Manipulating Gold – Fed Gets Caught Red Handed
If you’ve read any of my previous articles about the manipulation of gold prices, you know that the Fed and other western central banks are desperately trying to suppress prices.
Although they’ve been doing this covertly for decades, now their manipulation is becoming more extreme and far more visible.
Take, for example, what we can clearly see on February 6th, when the prices of gold and the S&P 500 stock futures were blatantly manipulated.
In late January and early February, the price of gold attempted to push up through $1,265.
It has since pushed through and in doing so triggered short covering by those who are riding the coat-tails of the Fed’s manipulation of gold prices.
This short-covering has since driven the price of gold higher and higher.
As I’ve discussed previously, the west is facing a monumental problem of short supplies of physical gold to deliver to countries like China and India, who are aggressively buying.
As you may remember, the Fed has been working feverishly for years to keep the price of gold low to strengthen the perceived value of the dollar.
Then came Thursday, February 6th.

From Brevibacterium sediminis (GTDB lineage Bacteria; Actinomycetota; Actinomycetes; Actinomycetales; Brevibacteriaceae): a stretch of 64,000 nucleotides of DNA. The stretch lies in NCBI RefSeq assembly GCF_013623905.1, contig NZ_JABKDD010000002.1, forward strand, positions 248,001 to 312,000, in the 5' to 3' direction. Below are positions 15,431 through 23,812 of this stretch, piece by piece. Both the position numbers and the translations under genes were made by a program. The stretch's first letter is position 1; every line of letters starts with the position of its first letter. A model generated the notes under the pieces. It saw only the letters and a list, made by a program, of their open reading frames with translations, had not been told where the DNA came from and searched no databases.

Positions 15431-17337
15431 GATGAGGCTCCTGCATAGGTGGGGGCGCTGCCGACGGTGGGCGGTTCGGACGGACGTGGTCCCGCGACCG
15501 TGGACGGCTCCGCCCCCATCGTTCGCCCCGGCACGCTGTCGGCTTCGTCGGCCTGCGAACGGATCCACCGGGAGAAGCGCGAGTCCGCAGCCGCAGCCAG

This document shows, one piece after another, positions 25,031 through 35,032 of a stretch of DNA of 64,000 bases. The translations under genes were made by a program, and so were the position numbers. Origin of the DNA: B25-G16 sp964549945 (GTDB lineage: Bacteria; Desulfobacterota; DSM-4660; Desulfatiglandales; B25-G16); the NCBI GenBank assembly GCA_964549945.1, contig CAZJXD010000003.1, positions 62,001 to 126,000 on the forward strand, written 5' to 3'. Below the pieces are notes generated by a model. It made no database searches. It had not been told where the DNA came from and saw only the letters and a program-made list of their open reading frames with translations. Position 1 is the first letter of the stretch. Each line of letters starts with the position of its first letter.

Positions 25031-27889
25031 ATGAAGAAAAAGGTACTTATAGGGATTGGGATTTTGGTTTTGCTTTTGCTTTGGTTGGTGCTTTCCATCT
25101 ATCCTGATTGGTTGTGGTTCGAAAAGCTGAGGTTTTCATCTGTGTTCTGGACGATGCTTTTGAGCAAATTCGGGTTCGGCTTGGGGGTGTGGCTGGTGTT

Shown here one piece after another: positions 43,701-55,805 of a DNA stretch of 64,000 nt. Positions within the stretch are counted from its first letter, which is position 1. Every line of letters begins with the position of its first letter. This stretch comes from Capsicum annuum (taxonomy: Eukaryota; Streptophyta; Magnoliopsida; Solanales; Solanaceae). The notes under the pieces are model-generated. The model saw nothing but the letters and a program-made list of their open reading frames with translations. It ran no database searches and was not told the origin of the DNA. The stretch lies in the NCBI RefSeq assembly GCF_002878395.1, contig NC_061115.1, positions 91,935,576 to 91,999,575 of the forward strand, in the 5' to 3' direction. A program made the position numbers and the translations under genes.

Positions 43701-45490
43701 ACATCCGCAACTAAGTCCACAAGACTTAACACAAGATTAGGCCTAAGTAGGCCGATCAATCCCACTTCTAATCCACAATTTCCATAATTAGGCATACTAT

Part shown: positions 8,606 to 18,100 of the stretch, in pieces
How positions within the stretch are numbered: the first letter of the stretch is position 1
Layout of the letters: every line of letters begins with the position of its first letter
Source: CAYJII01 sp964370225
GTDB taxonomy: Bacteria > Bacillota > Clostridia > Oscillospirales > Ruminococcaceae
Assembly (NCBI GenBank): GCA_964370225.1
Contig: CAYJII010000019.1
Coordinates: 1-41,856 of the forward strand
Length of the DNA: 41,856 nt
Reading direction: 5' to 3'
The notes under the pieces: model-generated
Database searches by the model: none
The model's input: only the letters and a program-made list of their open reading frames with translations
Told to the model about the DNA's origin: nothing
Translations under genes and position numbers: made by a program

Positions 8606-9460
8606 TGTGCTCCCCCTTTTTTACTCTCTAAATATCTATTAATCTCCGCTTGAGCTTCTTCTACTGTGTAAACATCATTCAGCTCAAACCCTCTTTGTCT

As the Asian markets opened, gold started to move higher. Then, as the Comex session opened, gold rose from $1,254 to as high as $1,267 per ounce.
Why? Because of short-covering.
Now, look what happened at 8:50am:
In less than one minute, 3,225 gold contracts were sold, driving the price down by about $15 per ounce. This single minute of trading was about 40 times the normal volume seen in the previous 15 hours of trading!
And surprisingly, the SP500 futures contract jumped higher:
When this strange combination happened, there was absolutely nothing in the fundamentals that could explain this move . . . other than the combined manipulation of gold and the stock market futures. All of this was of course in vain although the bottom line remains.
The bottom line is this: The West is running out of physical gold at the exact time China, India, and other Asian buyers, are continuing to buy in record amounts.
The Fed is trying desperately to head off the cataclysmic problem of delivery fault.
So, they are doing everything possible to drive prices down, especially during key Comex delivery periods.
They would much prefer that holders of these gold futures contract settle in cash, rather than in the delivery of physical gold.
However, what do you think will happen when there’s no more gold for delivery?
How then will the Fed be able to continue pushing the price of gold down by selling what everyone will know is not there?
What will happen to the dollar when the price of gold skyrockets?
These terrifying questions will be examined in an upcoming article.
In the mean time, I would love to hear your comments and thoughts on this subject and would be honored if you were to share this with your friends and colleagues using Facebook Twitter etc.
Until next time…
P.S. If you ever wanted to try our automated trading software which has out performed the S&P by 8 times for three years running now is your chance.